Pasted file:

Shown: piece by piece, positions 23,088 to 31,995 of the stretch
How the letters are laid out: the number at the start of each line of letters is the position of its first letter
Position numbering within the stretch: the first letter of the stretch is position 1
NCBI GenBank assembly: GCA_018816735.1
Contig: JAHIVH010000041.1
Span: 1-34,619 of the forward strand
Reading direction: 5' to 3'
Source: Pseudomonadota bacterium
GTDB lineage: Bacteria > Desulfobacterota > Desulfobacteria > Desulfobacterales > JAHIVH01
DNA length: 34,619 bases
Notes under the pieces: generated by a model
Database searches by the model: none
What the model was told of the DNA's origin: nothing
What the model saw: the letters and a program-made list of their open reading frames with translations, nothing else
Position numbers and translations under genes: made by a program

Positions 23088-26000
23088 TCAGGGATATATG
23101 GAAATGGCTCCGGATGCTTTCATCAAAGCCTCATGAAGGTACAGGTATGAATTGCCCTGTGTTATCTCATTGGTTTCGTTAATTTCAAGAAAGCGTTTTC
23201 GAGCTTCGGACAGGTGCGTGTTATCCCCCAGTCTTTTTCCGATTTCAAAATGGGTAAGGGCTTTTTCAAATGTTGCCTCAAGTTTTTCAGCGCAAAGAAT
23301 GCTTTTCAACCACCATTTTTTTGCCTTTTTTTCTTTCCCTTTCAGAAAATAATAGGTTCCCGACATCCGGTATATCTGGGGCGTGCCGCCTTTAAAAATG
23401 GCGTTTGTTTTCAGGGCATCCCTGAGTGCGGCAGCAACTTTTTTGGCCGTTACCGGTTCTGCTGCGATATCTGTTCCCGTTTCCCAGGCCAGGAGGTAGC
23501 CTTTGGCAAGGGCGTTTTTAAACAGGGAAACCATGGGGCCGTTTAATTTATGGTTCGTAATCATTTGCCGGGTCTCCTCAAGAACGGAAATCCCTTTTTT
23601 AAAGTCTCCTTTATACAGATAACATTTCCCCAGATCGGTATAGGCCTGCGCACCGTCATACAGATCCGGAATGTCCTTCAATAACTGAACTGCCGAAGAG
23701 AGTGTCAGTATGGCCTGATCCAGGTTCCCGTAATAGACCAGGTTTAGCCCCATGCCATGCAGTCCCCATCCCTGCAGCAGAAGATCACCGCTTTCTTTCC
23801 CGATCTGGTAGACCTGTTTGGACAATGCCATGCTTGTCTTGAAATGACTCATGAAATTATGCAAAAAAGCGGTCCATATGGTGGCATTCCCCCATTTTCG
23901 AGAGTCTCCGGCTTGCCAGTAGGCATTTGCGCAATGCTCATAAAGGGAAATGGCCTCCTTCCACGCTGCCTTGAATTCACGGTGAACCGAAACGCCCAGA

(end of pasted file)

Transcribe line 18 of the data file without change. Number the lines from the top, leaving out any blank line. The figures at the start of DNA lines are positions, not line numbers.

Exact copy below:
23101 GAAATGGCTCCGGATGCTTTCATCAAAGCCTCATGAAGGTACAGGTATGAATTGCCCTGTGTTATCTCATTGGTTTCGTTAATTTCAAGAAAGCGTTTTC